Wednesday, January 14, 2009

A tiff and an opportunity

Tiff is a lossless format for images. It is often used when images are digitised and they are the basis of everything that follows. When a scan is insanely great, an image may be compressed into a JPEG or another format. When an image was damaged or dirty it is necessary to restore the scan. This is best done from the .tiff file, because compressing changes the picture and it makes it extra difficult to do the restoration.

This is an example of a before and an after image of an illustration of a camera obscura from a seventeenth century manuscript that was restored by Durova. The original is from the Library of Congress, and they are a truly magnificent resource because they provide best quality tiff scans and this allows for quality restorations.

Best practice has it, that when you restore a picture you provide both the original and the restored version. This allows other people to have their go at a restoration if they think they can do better then a Wikipedia featured picture. The problem is that they cannot.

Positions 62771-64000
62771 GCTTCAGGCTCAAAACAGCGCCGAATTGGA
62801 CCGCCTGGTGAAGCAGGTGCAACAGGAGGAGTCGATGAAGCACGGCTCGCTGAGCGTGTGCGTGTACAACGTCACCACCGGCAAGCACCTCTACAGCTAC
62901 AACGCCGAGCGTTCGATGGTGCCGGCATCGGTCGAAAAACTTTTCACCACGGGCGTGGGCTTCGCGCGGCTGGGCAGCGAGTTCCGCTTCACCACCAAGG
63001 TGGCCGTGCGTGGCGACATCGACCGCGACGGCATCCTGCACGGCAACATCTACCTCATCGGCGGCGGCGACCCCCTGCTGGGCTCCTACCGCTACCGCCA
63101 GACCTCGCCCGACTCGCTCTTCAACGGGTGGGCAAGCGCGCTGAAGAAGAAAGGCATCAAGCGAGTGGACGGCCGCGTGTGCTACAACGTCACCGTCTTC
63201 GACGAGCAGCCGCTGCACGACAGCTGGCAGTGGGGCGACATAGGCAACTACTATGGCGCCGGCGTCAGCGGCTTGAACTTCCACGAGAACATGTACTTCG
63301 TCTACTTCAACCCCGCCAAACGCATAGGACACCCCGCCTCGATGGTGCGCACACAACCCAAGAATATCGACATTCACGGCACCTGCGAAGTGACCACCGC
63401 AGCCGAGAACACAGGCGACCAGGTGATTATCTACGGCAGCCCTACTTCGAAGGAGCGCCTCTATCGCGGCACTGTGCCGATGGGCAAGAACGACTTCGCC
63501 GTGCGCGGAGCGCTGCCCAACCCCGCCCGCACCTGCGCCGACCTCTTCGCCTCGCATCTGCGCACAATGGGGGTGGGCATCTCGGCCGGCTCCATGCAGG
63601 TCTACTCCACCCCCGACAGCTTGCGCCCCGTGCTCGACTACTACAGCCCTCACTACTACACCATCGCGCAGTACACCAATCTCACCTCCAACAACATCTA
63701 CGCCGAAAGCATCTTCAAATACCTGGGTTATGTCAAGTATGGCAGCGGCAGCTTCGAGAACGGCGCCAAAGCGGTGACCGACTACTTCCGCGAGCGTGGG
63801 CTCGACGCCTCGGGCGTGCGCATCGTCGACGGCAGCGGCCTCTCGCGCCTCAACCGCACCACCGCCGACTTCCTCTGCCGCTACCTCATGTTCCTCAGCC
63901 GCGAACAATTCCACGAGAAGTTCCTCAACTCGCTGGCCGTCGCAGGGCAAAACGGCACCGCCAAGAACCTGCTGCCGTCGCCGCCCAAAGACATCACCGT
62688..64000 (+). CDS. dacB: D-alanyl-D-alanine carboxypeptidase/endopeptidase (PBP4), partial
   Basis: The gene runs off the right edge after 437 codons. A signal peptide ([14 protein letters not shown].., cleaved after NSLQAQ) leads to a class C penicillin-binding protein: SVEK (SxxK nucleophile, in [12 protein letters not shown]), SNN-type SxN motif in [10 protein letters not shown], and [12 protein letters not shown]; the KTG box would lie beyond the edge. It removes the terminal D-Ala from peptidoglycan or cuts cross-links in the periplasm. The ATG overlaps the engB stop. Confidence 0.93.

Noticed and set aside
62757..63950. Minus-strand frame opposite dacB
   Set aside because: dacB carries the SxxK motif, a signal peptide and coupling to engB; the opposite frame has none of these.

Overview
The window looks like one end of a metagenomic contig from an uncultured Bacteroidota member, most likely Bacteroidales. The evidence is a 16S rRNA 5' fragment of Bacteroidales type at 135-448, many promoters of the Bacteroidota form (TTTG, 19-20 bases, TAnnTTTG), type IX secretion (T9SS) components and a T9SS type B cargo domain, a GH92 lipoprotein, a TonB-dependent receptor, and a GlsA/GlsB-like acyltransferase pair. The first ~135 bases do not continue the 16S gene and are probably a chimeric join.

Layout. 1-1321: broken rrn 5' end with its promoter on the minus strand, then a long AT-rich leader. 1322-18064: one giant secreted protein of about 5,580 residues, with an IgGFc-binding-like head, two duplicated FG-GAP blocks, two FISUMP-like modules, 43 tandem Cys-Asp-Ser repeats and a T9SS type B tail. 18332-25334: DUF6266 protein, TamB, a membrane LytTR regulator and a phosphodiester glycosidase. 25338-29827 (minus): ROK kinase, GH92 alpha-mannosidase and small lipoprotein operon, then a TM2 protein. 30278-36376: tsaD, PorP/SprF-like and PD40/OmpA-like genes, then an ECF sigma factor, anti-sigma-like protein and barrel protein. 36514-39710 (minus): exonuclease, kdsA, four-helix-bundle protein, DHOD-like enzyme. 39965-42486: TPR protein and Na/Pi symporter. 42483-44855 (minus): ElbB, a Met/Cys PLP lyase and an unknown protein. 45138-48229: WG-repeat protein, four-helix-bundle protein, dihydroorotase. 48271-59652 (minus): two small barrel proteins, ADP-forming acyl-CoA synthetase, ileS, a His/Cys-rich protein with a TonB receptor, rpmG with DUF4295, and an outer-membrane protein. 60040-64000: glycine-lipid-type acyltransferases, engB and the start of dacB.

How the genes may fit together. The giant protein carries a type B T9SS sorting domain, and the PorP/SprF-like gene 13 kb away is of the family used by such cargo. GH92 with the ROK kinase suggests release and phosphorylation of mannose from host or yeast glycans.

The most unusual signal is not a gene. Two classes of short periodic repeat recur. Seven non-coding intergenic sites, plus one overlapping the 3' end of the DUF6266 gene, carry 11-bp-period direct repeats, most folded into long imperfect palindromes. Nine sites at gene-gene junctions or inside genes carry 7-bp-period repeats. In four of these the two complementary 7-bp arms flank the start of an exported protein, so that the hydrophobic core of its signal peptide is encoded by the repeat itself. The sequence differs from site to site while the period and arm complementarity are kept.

They cannot because as a collaborative platform for restoring images MediaWiki sucks. MediaWiki does not allow people to save tiff files and this is really sad because there is a fledgling community of people restoring all kinds of files. As best practice has it, the original file and the restoration are saved but in a compressed format and consequently, the files do not qualify as the basis to get an even better result.

With the great cooperation with organisations like the Bundesarchiv, we are in a great position to entice archives to provide us on request with full size original scans that need to be restored. We would restore these images to their former glory and everybody is a winner.

It is beyond a doubt that the restoration work done by our volunteers looks smashing. But to impress the people from archives, the technical quality has to be as good. Restorations that are compressed just do not cut it.

Providing tiff support in MediaWiki improves the appreciation of the restoration work and, it makes MediaWiki a platform that can be used by the people who collaborate on these restorations.
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